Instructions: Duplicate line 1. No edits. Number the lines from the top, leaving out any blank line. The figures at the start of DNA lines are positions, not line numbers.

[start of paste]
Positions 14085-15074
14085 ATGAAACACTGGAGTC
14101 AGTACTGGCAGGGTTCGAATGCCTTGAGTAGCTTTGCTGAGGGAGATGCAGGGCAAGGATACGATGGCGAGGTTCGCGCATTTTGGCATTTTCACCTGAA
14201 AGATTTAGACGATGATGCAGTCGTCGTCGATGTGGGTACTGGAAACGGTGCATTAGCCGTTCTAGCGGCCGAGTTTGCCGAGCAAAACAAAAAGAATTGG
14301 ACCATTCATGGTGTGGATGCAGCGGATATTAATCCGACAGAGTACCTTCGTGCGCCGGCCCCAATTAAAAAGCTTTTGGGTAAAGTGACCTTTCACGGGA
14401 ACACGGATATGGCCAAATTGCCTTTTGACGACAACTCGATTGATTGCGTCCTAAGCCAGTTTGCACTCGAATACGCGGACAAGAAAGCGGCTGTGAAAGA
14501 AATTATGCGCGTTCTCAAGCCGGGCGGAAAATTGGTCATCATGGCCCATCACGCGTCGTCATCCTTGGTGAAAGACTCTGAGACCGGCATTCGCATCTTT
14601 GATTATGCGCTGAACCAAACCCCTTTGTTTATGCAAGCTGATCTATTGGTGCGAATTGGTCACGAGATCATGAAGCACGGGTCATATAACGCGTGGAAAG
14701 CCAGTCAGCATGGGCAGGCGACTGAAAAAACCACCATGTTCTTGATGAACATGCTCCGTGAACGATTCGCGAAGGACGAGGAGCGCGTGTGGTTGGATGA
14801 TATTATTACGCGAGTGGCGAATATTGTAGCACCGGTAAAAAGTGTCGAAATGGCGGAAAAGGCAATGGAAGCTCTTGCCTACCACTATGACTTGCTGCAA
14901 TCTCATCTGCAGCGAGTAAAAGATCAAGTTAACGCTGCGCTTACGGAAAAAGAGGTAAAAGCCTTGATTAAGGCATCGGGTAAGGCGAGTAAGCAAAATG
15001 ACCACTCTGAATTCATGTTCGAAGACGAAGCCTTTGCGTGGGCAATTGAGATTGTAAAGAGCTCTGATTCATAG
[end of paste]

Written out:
Positions 14085-15074